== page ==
Inventory and unit management is unique,  and unlike traditional Japanese strategy RPGs.  Weapons can be improved by imbuing their corresponding weapon essences and elemental orbs to give them up to a +9 bonus.  However, on each addition of +1 there is a chance you could reduce the durability of a weapon depending on how high it is.  For example:  a Blizzard Rod +1 has a 94.5% chance of receiving a +1 upgrade with no durability loss, but a Golden Spear +8 may have a 36.1% chance of receiving a +1 upgrade with the odds on durability being lost.  However, there is a way to cheat durability loss by Item Fusion.

Item Fusion works by letting you merge 2 weapons of the same name together and their respective durability scores added (ex: 9+9 = 18).  If one of the weapons has a bonus (+5) and the other weapon has either no bonus or a lower score, then the lower weapon’s bonus is applied.  This will allow the player to save some of their favorite weapons by fusion as well as raise durability to prevent a weapon from breaking due to battle use or modding weapons.  Weapons may also be disassembled to harvest elemental orbs and weapon essences that can go towards other weapons.  Unit leveling is done from an XP pool from which you as the player dispense points to the desired character.  Of course when doing this, lost Vitality from battles recovers to a degree and the unit gets stronger.  There is a limit though:  certain units do have level caps and you as the player may have to make a choice.  There is the ability to sacrifice the soul of a unit in exchange to make another unit more powerful and in some cases able to break a level cap.  Don’t take this ability lightly, as your unit will take on some changes that will be shown to you on the details screen before you confirm the soul sacrifice.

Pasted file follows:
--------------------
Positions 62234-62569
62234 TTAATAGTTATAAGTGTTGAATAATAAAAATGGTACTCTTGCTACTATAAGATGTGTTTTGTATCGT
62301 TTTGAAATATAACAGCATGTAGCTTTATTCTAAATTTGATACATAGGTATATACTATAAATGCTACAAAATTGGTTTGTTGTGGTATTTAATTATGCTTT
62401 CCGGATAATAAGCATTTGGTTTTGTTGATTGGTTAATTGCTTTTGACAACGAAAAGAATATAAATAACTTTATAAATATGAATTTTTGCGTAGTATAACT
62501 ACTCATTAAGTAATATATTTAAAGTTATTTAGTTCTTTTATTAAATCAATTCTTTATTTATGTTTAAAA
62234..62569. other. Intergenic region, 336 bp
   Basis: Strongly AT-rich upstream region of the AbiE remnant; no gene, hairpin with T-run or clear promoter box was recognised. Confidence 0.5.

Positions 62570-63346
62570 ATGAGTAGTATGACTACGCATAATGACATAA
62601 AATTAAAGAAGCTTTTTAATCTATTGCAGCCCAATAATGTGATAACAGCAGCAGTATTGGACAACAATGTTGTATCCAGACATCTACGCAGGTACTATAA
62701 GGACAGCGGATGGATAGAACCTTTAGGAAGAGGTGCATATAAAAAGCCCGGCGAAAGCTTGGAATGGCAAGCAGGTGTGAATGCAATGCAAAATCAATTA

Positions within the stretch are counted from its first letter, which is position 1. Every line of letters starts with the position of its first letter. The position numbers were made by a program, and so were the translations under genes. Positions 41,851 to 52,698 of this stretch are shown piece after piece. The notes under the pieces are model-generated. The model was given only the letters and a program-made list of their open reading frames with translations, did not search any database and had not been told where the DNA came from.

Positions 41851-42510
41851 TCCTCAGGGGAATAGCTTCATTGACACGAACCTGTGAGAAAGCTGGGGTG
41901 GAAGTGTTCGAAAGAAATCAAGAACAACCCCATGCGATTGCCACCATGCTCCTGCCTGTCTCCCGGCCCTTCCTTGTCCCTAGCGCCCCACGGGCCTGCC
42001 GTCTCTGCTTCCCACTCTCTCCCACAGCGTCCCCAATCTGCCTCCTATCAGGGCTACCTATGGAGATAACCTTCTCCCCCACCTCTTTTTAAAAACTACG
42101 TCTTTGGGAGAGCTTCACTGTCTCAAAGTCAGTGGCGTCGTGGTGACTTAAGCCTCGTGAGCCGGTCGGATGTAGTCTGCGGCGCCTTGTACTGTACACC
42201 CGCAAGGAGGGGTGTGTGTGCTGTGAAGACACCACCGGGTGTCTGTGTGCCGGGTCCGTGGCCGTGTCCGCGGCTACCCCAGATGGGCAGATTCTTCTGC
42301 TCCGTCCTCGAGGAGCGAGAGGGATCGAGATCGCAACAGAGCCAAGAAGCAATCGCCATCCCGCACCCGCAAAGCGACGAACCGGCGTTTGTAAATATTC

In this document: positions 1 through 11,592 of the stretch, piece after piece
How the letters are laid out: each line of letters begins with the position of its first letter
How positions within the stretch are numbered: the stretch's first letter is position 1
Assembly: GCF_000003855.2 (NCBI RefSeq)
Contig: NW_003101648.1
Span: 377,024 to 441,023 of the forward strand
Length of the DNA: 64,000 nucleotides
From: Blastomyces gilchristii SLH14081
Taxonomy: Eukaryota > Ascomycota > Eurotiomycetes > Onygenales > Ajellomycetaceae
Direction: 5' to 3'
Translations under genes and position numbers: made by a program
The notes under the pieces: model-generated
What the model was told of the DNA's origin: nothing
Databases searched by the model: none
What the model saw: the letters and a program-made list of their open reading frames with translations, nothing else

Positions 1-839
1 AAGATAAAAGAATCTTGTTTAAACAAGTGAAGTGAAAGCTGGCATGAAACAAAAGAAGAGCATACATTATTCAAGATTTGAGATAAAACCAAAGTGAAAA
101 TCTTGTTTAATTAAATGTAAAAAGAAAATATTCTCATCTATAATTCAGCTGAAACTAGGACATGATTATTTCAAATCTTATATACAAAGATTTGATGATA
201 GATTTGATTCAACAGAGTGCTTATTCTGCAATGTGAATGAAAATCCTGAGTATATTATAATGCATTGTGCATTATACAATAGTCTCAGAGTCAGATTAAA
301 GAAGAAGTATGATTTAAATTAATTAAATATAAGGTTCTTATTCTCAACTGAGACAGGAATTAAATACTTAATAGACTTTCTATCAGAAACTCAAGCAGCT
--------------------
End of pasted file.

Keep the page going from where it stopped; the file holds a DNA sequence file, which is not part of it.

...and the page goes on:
Knights in the Nightmare Screenshot